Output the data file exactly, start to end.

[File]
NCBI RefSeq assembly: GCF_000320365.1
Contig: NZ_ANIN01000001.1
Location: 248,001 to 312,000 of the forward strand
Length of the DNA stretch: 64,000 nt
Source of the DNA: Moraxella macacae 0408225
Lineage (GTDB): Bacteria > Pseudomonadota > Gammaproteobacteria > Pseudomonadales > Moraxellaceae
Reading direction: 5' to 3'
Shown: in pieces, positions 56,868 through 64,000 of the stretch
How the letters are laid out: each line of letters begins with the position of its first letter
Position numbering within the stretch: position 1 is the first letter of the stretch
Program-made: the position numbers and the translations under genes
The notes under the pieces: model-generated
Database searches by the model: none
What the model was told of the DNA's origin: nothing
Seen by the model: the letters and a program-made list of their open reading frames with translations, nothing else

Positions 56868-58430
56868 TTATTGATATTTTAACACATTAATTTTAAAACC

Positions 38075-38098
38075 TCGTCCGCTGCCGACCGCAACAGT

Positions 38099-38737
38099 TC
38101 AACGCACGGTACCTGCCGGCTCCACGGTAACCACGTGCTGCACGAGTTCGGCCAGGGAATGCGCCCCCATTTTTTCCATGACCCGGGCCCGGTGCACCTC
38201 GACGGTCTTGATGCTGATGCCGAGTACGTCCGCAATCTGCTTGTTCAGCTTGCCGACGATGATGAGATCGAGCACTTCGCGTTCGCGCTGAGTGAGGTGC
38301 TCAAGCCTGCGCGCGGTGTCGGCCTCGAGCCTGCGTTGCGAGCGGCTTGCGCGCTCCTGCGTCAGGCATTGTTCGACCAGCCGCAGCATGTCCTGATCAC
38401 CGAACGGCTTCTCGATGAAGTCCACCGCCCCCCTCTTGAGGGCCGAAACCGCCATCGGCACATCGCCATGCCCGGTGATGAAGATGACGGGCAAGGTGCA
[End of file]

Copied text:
NCBI RefSeq assembly: GCF_000320365.1
Contig: NZ_ANIN01000001.1
Location: 248,001 to 312,000 of the forward strand
Length of the DNA stretch: 64,000 nt
Source of the DNA: Moraxella macacae 0408225
Lineage (GTDB): Bacteria > Pseudomonadota > Gammaproteobacteria > Pseudomonadales > Moraxellaceae
Reading direction: 5' to 3'
Shown: in pieces, positions 56,868 through 64,000 of the stretch
How the letters are laid out: each line of letters begins with the position of its first letter
Position numbering within the stretch: position 1 is the first letter of the stretch
Program-made: the position numbers and the translations under genes
The notes under the pieces: model-generated
Database searches by the model: none
What the model was told of the DNA's origin: nothing
Seen by the model: the letters and a program-made list of their open reading frames with translations, nothing else

Positions 56868-58430
56868 TTATTGATATTTTAACACATTAATTTTAAAACC

Positions 38075-38098
38075 TCGTCCGCTGCCGACCGCAACAGT

Positions 38099-38737
38099 TC
38101 AACGCACGGTACCTGCCGGCTCCACGGTAACCACGTGCTGCACGAGTTCGGCCAGGGAATGCGCCCCCATTTTTTCCATGACCCGGGCCCGGTGCACCTC
38201 GACGGTCTTGATGCTGATGCCGAGTACGTCCGCAATCTGCTTGTTCAGCTTGCCGACGATGATGAGATCGAGCACTTCGCGTTCGCGCTGAGTGAGGTGC
38301 TCAAGCCTGCGCGCGGTGTCGGCCTCGAGCCTGCGTTGCGAGCGGCTTGCGCGCTCCTGCGTCAGGCATTGTTCGACCAGCCGCAGCATGTCCTGATCAC
38401 CGAACGGCTTCTCGATGAAGTCCACCGCCCCCCTCTTGAGGGCCGAAACCGCCATCGGCACATCGCCATGCCCGGTGATGAAGATGACGGGCAAGGTGCA